Recommended hotels in the Takachiho area:
Hyuga is a small city in the east coast of Kyushu in Miyazaki Prefecture. As a relatively quiet and undisturbed area, it lets you see the rocky cliffs, crashing waves, and historical sites without the crowds. It is recommended for surfers too, as it is much less crowded than Miyazaki City.
Our first stop in Hyuga is Umagase, a local tourist attraction where a 70 m-high precipitous cliff that has cracked into hexagonal columns offers a magnificent view. Although, we didn’t make it - because we were running late for check-in at our Airbnb and didn’t have time to stop… Nevertheless, we did a drive along the coast and found a great photo spot.
The airbnb we stayed at, Le Lodge 美々津, was a very well-maintained cabin in the suburb of Hyuga. I will describe the place in details in another post.
We had our breakfast at Stairs of the Sea, a local shopping market with gorgeous ocean view. It’s a perfect place to buy some local products before leaving.
Hyuga is a quiet place famous for surfing (you can see in the video above that people even surf in February here). We had a totally undisturbed, wonderful stay here and will probably visit again in the summer some day.
Miyazaki City is a resort spot on the south side of Kyushu. A beautiful coastline stretches out here. The mild climate makes it easy to spend time here all year round. Fans from all over the world visit the leading golf courses and surf spots of Japan. Legends of ancient Japan remain and the shrines are also a highlight.6
You will also find plenty of tasty foods here. These include Miyazaki beef (宮崎牛) - one of the best beef in Japan - as well as charcoal grilled chicken (地鶏の炭火焼き) and ripe mangos.
We mostly went shopping and eating around in the city, so there weren’t many good photos for the city itself. Our next stop is Aoshima Island (青島, Aoshima), a small, beautiful island just off of the coast of the resort beaches south of Miyazaki City.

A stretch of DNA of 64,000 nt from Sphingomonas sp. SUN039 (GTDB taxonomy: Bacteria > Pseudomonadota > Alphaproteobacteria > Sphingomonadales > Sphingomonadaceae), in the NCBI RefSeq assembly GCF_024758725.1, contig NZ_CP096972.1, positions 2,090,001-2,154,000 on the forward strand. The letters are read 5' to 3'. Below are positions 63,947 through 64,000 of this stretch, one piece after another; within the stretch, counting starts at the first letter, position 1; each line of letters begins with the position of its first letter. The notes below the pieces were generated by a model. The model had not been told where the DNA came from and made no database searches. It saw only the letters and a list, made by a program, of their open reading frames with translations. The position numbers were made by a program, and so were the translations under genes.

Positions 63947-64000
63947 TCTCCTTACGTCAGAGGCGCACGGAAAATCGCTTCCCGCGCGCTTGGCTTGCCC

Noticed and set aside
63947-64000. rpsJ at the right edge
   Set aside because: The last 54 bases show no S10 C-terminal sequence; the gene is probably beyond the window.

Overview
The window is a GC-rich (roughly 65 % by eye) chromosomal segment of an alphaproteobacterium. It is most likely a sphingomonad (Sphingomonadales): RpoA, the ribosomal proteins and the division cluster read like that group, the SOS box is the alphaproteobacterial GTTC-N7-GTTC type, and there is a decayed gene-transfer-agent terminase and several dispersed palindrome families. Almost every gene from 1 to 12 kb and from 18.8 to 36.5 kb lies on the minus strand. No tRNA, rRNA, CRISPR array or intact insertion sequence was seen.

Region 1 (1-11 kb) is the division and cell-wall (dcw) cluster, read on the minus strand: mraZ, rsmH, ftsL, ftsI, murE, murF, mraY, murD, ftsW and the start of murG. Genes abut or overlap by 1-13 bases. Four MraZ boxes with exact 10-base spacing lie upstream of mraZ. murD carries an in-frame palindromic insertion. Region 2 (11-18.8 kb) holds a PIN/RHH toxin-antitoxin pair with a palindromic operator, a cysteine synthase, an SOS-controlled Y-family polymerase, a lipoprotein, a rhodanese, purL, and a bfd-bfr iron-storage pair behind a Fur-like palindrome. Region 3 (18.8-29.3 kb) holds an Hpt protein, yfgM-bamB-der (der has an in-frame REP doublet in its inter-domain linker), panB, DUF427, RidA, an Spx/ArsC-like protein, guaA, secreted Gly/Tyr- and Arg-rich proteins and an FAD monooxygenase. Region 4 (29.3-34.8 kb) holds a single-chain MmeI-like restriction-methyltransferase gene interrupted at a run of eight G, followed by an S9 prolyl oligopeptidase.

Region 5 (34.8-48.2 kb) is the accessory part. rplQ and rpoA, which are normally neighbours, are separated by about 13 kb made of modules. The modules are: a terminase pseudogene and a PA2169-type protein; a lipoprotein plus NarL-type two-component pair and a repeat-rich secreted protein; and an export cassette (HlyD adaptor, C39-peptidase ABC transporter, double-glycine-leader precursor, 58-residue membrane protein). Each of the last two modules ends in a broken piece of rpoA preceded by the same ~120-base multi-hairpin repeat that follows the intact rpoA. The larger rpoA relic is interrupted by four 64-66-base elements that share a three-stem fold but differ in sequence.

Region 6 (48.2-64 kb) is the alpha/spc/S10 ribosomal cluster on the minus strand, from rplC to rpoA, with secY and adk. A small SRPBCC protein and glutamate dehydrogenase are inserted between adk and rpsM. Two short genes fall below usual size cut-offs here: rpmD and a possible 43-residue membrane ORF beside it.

The shallow water around the island has a geological phenomenon known as Oni no Sentakuita, or devil’s washboard. Visible at low tide, these perfectly straight rows of basalt rock look as if they must be the remnants of something manmade. They are natural formations, however, which can be found farther south along the Nichinan Coast as well.7
We spent a wonderful evening walking in the Aoshima area, and returned to Miyazaki city for a delicious dinner with fresh Wagyu beef and charcoal grilled chicken.
For our stay in Miyazaki city, I was glad to be able to utilize my Marriott member status (Platinum at the time) and booked a stay at the Sheraton Grande Ocean Resort. The hotel was built in 1994 and a large renovation was completed in 2016, so the facilities were pretty new and clean. It is the tallest building in entire Kyushu according to this. The staff were nice too - we were fortunate to get our room upgraded to a Suite Room, which is a two-bedroom family suite with a panoramic view of the ocean.
I regretted to have breakfast at the Sheraton CLUB lounge though - the food was completely western style and there wasn’t much to choose from. Lounges are probably a better choice for business travelers who seek quiet and privacy, maybe alcohol as well. We were a group of leisure travelers, so the breakfast buffet for regular guests would have much broader choices of food and beverages.
Further driving south on National Route 220 (国道 220), we entered Nichinan and arrived at another interesting site on the coast of Miyazaki - Sun Messe Nichinan (サンメッセ日南), Japan’s own replica Easter Island.
Built in 1996, it’s said that each of the seven Moai statues embody some sort of fortitude, whether it be a blessing for good health, love, leisure, marriage, money, fruitful business, or academics. As such, visitors can regularly be seen praying in front of the statues.8
Besides the Moai statues, the park also offers other interesting scrultures and art work. Chairs and swings are setup for visitors to sit and enjoy the view.